The solution is choice A . Because this is a log-log graph . If you take log of you'll get which is equivalent of log(Y)=c - mX where c and m are constants . Which is exactly the graph looks like . Solution is A .
 llama2013-10-16 19:31:36 Nope. Disagreeing with the answers given on the exam papers is usually a bad idea, and definitely in this case. Exponential relations come from log-linear graphs.
 camarasi2017-10-25 14:13:14 But the X-axis is a log too and looks like a straight line, so it must be a log of X, not just X. anum
2010-11-08 12:59:14
what i did was simply look at the graph at the given region near 3 x10^6 and it looked nothing like exponential decay couldn't have been a linear decay because the slope is not straight left was the 1/w^2 decay testtest
2010-10-08 16:31:44
More detailed explanation on finding slope of log-log plot: http://en.wikipedia.org/wiki/Logarithmic_scale#Slope_of_a_log-log_plot ramparts
2009-10-30 15:26:13
I *think* this is pretty much Yosun's solutions, but hers is a bit wordy and also poorly-TeXed, so here's my explanation:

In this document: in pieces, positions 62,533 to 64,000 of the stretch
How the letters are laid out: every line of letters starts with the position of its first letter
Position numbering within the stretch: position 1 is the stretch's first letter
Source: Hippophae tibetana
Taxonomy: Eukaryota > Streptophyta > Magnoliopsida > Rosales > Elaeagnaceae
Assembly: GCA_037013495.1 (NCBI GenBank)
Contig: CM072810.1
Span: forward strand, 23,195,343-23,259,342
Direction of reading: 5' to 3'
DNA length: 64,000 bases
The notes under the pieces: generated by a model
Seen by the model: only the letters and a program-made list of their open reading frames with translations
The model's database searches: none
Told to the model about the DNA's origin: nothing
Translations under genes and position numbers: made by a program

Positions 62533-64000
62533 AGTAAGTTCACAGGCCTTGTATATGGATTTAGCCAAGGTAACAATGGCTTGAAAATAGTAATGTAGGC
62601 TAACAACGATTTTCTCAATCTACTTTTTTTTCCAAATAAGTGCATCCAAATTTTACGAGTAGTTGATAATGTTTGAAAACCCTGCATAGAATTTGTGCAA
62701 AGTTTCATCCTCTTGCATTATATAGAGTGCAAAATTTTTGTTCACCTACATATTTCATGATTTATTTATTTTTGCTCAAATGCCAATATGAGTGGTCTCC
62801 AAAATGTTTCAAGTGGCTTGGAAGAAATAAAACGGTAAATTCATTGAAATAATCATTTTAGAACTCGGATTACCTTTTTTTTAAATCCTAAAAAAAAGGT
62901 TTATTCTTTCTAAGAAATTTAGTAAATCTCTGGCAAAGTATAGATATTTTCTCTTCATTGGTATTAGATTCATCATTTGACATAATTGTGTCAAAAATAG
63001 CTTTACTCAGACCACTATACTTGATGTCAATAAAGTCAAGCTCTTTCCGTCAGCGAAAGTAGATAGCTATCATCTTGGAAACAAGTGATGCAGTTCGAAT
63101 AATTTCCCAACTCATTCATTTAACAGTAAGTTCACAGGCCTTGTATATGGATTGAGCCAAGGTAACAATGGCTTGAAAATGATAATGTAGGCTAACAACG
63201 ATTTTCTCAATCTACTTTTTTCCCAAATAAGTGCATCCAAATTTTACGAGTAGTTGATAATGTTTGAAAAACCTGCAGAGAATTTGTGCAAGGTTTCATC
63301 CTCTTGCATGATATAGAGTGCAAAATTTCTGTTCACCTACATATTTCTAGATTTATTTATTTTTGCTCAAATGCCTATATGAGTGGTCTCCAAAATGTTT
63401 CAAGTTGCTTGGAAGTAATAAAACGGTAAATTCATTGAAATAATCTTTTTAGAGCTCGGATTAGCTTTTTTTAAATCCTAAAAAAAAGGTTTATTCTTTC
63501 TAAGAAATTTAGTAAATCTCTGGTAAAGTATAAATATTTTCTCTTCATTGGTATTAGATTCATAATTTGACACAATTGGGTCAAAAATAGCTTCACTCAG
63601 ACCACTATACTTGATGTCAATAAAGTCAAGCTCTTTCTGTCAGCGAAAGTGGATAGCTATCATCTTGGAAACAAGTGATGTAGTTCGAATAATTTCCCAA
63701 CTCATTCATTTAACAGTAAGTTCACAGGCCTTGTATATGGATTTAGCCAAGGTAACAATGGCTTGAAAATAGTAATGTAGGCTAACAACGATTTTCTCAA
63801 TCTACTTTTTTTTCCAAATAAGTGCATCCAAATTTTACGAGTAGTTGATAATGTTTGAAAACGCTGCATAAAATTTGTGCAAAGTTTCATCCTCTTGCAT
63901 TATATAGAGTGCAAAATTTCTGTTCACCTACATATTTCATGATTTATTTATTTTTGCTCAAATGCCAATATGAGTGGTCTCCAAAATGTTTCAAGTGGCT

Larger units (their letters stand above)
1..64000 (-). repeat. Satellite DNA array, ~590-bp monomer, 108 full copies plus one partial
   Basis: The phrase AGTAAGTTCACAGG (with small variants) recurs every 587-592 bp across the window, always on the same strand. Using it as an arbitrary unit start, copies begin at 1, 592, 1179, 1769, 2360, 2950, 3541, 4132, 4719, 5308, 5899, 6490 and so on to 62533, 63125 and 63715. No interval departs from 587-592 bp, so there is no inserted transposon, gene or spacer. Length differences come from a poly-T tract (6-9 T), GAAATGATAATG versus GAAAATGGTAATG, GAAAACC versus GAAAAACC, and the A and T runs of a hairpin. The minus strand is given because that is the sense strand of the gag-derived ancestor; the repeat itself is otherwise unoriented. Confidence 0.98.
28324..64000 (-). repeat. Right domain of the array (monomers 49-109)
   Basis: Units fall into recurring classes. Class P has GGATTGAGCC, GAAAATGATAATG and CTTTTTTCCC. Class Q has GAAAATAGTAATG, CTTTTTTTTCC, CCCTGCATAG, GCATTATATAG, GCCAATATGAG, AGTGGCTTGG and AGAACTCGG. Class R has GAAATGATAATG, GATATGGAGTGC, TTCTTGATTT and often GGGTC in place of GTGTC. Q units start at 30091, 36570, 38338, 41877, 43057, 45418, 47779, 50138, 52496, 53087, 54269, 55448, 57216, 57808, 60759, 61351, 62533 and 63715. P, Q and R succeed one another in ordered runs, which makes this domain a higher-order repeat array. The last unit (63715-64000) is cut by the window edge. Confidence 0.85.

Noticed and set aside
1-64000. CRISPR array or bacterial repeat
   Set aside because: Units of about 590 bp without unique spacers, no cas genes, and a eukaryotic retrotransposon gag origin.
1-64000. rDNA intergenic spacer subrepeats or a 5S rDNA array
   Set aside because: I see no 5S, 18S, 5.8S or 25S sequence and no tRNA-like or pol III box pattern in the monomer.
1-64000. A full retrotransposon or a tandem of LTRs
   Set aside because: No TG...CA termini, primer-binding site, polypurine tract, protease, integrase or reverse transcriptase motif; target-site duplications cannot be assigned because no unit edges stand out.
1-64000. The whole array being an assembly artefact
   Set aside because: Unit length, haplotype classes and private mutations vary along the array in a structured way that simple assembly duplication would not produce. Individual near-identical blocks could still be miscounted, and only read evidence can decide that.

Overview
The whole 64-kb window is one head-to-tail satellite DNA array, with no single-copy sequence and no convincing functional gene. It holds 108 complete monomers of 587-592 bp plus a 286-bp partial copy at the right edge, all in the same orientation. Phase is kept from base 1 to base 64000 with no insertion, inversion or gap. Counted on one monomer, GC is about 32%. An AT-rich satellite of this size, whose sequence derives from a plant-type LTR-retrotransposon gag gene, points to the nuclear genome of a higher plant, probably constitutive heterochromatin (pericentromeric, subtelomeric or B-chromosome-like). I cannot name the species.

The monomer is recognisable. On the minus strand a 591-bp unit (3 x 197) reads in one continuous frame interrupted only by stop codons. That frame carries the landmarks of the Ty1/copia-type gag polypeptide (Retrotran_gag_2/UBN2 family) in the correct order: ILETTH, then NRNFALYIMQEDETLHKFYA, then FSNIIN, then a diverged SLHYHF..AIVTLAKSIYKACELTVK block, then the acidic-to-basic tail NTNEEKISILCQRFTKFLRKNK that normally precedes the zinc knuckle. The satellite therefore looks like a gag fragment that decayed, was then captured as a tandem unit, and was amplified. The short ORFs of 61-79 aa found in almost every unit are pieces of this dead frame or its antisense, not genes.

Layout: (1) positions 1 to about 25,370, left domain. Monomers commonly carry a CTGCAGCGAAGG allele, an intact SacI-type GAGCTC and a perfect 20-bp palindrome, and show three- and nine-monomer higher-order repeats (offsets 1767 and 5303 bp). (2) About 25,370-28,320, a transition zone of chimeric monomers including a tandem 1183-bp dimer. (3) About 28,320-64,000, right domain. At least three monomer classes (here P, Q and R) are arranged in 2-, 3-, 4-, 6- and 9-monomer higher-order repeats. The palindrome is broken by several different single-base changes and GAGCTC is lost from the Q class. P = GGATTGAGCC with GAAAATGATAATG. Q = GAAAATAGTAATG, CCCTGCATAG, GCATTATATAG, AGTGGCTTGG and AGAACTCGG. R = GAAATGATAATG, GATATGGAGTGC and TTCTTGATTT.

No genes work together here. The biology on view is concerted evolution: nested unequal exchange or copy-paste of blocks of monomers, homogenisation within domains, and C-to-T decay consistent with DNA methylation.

A log-log graph is extremely useful because it turns a power law graph () into a linear graph ( where y and x are the logs of the original y and x). This is a pretty common trick in experimental physics and observational astro.

So you notice the graph looks linear around the relevant point and rule out A in your head (don't even think about it). All you need to do is find the slope. I like the points Yosun used - the point you're given is at y=2 (called 10^2, but it's a log plot) and there's another at y=1 and x=6 (10^6). Now you estimate. It looks like the first point is roughly halfway between 5 and 6 on the x axis, so the slope is about 1/(1/2), or 2. Well, -2, because it's going down. So there you have it - E remains :)
 Albert2009-11-01 04:29:00 ramparts wrote "I *think* this is pretty much Yosun's solutions, but hers is a bit wordy and also poorly-TeXed, so here's my explanation" That's pure insult! And fella, how is your solution any better than hers? I didn't get anything new at all from you. Plus, yours is not even properly formatted and don't even get me started on 'poorly-TeXed'.